Ain’t seen nothing yet …
Ain’t seen nothing yet …
OK – not sure about this, but it has a distinct “deja-vu” feeling in my book – and if one has been in this business as long as I have, it’s clearly not pointing to anything good here.
The decision by the three major credit-reporting firms— Equifax Inc., Experian PLC and TransUnion—could help boost credit scores for millions of U.S. consumers, but could pose risks for lenders. The reports and scores often help decide how much consumers can borrow for a new house or car as well as determine their credit-card spending limit.
The unusual move by the influential firms comes partially in response to regulatory concerns. The three reporting bureaus rarely tinker with the information that goes on credit reports and that lenders consult to gauge consumers’ ability and willingness to pay back debts.
So let me get this straight. We’re going to make it easier for people to access credit (a good thing) by artificially boosting their credit rating (a bad thing)? Reminds me of the pre-housing bust period, where everybody and his dog got approved for NINJA loans, in the name of “democratization of access to housing”, and we’ve all seen what that has brought us. We’re still digging out of that one.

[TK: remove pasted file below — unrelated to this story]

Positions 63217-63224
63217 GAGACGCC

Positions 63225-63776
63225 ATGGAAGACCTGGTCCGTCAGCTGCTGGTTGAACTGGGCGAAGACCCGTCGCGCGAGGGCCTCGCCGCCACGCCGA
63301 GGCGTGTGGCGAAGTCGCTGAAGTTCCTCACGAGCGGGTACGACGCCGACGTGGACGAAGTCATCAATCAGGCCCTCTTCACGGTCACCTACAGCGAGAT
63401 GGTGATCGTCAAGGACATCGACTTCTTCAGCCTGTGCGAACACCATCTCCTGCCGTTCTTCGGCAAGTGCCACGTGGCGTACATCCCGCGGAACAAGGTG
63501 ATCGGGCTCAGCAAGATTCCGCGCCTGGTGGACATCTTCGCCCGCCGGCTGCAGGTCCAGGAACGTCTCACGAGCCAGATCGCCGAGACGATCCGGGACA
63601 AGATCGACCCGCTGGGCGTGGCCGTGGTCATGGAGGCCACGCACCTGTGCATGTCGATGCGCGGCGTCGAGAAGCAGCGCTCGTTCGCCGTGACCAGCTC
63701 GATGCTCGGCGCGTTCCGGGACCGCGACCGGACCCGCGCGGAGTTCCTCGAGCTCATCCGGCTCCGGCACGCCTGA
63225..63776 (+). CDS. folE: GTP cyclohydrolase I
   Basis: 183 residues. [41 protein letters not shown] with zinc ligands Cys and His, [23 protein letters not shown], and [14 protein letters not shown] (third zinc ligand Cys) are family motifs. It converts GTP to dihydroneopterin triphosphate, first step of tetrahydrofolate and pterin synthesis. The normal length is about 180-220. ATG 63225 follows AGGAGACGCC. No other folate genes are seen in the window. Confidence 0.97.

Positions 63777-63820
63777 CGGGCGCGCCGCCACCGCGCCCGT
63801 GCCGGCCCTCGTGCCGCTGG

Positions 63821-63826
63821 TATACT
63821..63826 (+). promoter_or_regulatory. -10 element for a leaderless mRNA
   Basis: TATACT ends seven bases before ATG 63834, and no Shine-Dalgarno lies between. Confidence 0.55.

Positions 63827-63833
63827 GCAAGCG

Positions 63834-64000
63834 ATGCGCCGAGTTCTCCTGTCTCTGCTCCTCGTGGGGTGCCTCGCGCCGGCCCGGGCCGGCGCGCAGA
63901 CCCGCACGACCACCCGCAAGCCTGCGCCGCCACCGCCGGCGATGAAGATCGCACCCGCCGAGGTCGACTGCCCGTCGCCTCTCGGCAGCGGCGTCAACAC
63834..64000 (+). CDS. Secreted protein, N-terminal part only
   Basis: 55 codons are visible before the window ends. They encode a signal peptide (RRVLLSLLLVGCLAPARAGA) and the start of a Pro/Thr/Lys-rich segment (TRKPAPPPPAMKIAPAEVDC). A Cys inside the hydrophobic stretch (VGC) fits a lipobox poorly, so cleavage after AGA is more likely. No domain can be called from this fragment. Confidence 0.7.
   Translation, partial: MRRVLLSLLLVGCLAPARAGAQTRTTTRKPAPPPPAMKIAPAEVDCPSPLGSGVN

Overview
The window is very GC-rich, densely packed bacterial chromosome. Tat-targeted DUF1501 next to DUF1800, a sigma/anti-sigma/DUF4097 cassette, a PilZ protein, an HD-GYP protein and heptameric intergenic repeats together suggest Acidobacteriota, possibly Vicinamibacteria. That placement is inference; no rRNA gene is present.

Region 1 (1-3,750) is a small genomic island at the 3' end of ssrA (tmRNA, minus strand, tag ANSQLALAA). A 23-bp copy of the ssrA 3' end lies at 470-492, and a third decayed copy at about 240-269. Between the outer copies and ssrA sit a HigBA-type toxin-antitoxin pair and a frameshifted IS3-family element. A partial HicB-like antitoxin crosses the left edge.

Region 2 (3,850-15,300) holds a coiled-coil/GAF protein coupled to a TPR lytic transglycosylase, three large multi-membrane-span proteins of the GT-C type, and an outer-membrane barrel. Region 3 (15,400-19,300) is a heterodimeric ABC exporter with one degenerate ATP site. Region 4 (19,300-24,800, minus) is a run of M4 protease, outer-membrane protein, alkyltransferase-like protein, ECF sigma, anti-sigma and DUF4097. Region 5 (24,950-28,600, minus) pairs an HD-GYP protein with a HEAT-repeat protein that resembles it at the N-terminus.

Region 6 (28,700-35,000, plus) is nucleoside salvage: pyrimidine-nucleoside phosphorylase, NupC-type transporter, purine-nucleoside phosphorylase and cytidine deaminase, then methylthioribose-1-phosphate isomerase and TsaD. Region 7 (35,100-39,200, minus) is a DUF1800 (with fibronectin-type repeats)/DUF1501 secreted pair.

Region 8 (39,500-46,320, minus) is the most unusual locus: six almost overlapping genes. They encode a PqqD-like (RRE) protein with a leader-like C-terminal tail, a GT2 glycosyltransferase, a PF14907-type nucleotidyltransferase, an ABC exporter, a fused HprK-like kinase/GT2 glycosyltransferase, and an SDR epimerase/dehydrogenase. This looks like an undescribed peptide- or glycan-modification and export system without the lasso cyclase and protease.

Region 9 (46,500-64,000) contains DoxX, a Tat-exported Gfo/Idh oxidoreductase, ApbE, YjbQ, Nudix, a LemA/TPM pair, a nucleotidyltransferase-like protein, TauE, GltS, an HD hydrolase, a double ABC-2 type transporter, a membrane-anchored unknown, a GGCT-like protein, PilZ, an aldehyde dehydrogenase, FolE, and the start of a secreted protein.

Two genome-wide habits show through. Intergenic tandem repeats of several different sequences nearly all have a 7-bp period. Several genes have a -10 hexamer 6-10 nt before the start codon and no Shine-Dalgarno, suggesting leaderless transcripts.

Maybe useful to read the latest Orchard stats on marketplace lending charge-offs by quarter as per the article here:
This article goes deeper into the subject matter, and addresses a number of issues that are important indeed. In the long run though, it’s clear that this has only one way to go, and it’s a positive story. The human factor being what it is, there is always going to be a bias. Put more machines in charge, let them learn, and we’re off to a better credit world, no doubt.
The main mantra used to be “software is eating the world”. Mine these days and going forward is “AI and Machine Learning is eating all the rest”. TGIF – but have a good read nevertheless.
“I think a baseline question is, how much disparate impact already exists in the system?” said Paul Gu, co-founder of the online consumer lender Upstart, which includes the potential borrower’s college in its underwriting criteria. “I think we would be kidding ourselves if we thought that the traditional way of underwriting was a completely unbiased way of underwriting. If you look at credit scores by any demographic, they’re extremely uneven. If you look at credit access in America, it’s extremely uneven.”
You want to hear from the big kahuna – you got it!
All you wanted to know about Big Data, AI and Machine Learning, applied also to the un- and underbanked part of the population, call it broadening of access to credit.
“Ash Gupta is an industry leader in machine learning and big data analytics. He promotes AXP wide innovation to drive revenue growth along with best-in-class Credit and Fraud results. His responsibilities extend across all AXP businesses and geographies. He is an executive officer and reports to the company’s Chairman & CEO. Mr. Gupta’s prior roles include company’s Chief Risk officer and CEO of US banking, along with broad leadership positions in Finance and Strategic Planning. Mr. Gupta earned an MBA from Columbia University and a bachelor’s in Engineering from Indian Institute of Technology (IIT), Delhi. Currently, he serves on the boards of Encore Capital Group (NASDAQ: ECPG), Big Brothers Big Sisters of New York, and South Asian Youth Action (Advisory Board).”